The Age of Comfort: When Paris Discovered Casual--and the Modern Home Began

The Age of Comfort: When Paris Discovered Casual--and the Modern Home Began

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by Joan DeJean
     
 

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Today, it is difficult to imagine a living room without a sofa. When the first sofas on record were delivered in seventeenth-century France, the result was a radical reinvention of interior space. Symptomatic of a new age of casualness and comfort, the sofa ushered in an era known as the golden age of conversation; as the first piece of furniture designed for two, it

Overview

Today, it is difficult to imagine a living room without a sofa. When the first sofas on record were delivered in seventeenth-century France, the result was a radical reinvention of interior space. Symptomatic of a new age of casualness and comfort, the sofa ushered in an era known as the golden age of conversation; as the first piece of furniture designed for two, it was also considered an invitation to seduction. With the sofa came many other changes in interior space we now take for granted: private bedrooms, bathrooms, and the original living rooms.
None of this could have happened without a colorful cast of visionaries-legendary architects, the first interior designers, and the women who shaped the tastes of two successive kings of France: Louis XIVs mistress Madame de Maintenon and Louis XVs mistress Madame de Pompadour. Their revolutionary ideas would have a direct influence on realms outside the home, from clothing to literature and gender relations, changing the way people lived and related to one another for the foreseeable future.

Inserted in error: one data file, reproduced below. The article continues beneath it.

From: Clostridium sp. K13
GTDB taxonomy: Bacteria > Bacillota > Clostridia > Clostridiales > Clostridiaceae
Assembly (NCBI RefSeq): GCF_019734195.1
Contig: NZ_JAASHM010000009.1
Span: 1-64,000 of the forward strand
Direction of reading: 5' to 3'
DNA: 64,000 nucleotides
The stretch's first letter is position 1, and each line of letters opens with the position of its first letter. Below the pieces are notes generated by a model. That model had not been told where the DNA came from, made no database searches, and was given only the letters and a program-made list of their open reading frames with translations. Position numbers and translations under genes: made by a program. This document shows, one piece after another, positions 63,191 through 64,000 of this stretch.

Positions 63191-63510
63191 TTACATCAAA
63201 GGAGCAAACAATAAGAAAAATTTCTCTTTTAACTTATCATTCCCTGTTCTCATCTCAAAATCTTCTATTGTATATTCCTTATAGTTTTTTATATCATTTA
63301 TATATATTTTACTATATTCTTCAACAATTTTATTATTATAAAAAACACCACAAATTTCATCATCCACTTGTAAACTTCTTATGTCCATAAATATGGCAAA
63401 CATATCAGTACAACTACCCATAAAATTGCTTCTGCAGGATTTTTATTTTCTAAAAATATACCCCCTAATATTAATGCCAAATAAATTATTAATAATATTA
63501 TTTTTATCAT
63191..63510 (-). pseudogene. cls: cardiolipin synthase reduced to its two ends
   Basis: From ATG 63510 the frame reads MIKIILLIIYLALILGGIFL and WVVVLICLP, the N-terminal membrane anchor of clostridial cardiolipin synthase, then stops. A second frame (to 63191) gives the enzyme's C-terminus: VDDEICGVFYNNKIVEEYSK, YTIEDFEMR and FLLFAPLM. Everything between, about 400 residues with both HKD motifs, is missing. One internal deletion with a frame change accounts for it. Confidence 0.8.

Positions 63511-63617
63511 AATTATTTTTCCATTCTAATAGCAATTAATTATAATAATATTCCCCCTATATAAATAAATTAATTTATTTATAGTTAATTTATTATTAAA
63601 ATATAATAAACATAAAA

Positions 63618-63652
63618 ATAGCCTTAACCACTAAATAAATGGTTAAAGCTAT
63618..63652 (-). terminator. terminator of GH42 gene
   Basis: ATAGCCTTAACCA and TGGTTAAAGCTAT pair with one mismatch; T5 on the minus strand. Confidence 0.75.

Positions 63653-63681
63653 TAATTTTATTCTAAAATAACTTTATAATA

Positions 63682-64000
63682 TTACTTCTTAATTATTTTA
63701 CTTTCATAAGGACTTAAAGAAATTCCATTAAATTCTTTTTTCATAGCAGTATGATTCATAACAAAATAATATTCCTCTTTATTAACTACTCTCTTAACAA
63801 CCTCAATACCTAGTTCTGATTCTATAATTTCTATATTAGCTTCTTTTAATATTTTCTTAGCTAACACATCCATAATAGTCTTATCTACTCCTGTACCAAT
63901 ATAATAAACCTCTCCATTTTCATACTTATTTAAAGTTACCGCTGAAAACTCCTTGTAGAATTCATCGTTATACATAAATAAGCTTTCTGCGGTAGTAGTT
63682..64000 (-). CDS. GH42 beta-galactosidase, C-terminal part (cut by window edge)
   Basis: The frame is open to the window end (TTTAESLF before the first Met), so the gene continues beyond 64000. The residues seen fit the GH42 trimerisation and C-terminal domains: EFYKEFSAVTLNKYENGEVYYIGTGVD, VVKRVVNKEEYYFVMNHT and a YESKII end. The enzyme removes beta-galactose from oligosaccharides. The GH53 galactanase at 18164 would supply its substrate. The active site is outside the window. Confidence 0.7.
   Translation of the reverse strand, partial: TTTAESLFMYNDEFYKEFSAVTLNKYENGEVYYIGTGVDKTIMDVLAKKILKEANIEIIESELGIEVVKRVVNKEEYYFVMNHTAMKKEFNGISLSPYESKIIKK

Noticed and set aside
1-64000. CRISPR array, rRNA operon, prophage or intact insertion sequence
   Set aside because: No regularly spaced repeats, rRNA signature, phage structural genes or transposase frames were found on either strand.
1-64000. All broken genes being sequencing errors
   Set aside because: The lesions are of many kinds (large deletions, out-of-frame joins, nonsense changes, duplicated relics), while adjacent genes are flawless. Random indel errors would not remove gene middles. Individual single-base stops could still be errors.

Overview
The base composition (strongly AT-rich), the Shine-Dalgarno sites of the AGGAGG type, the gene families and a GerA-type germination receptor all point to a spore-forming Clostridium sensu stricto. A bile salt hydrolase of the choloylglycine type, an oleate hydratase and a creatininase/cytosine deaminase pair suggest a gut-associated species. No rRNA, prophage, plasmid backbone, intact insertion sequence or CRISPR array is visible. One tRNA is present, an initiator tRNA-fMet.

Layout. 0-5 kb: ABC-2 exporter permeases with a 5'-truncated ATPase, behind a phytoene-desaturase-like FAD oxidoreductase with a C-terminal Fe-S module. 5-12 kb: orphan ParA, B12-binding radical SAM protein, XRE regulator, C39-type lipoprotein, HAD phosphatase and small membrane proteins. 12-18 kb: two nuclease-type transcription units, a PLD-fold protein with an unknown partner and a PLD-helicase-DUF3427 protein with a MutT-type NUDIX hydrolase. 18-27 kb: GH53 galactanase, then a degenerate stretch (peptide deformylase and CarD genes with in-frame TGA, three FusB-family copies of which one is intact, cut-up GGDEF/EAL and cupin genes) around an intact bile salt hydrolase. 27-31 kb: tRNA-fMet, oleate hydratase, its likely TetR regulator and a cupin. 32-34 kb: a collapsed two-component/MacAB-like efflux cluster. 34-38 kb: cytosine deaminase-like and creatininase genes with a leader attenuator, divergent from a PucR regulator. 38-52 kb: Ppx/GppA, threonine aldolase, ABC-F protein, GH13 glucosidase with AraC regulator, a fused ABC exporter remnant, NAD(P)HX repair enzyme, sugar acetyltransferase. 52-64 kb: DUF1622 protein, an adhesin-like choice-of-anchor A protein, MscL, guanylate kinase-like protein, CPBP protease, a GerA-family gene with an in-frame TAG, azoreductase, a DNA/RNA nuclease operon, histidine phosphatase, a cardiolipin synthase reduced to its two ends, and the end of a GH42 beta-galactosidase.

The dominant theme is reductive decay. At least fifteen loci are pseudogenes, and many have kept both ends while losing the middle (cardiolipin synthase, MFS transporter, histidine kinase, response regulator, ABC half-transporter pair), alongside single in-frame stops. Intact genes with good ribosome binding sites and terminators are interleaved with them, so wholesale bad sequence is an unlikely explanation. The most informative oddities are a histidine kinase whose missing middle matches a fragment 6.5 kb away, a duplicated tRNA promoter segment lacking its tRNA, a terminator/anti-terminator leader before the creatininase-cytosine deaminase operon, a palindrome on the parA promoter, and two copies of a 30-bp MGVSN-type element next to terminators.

Product Details

ISBN-13:
9781608191352
Publisher:
Bloomsbury USA
Publication date:
07/01/2009
Sold by:
Barnes & Noble
Format:
NOOK Book
Pages:
304
File size:
11 MB
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Meet the Author

Joan DeJean is the author of nine books on French literature, history, and culture of the seventeenth and eighteenth centuries. She is Trustee Professor at the University of Pennsylvania, where she has taught for eighteen years. She divides her time between Philadelphia and Paris.
Joan DeJean is Trustee Professor at the University of Pennsylvania. She is the author of ten books on French literature, history, and material culture, including most recently The Age of Comfort: When Paris Discovered Casual and the Modern Home Began and The Essence of Style: How the French Invented High Fashion, Fine Food, Chic Cafés, Style, Sophistication, and Glamour. She lives in Philadelphia and, when in Paris, on the street where the number 4 bus began service on July 5, 1662.

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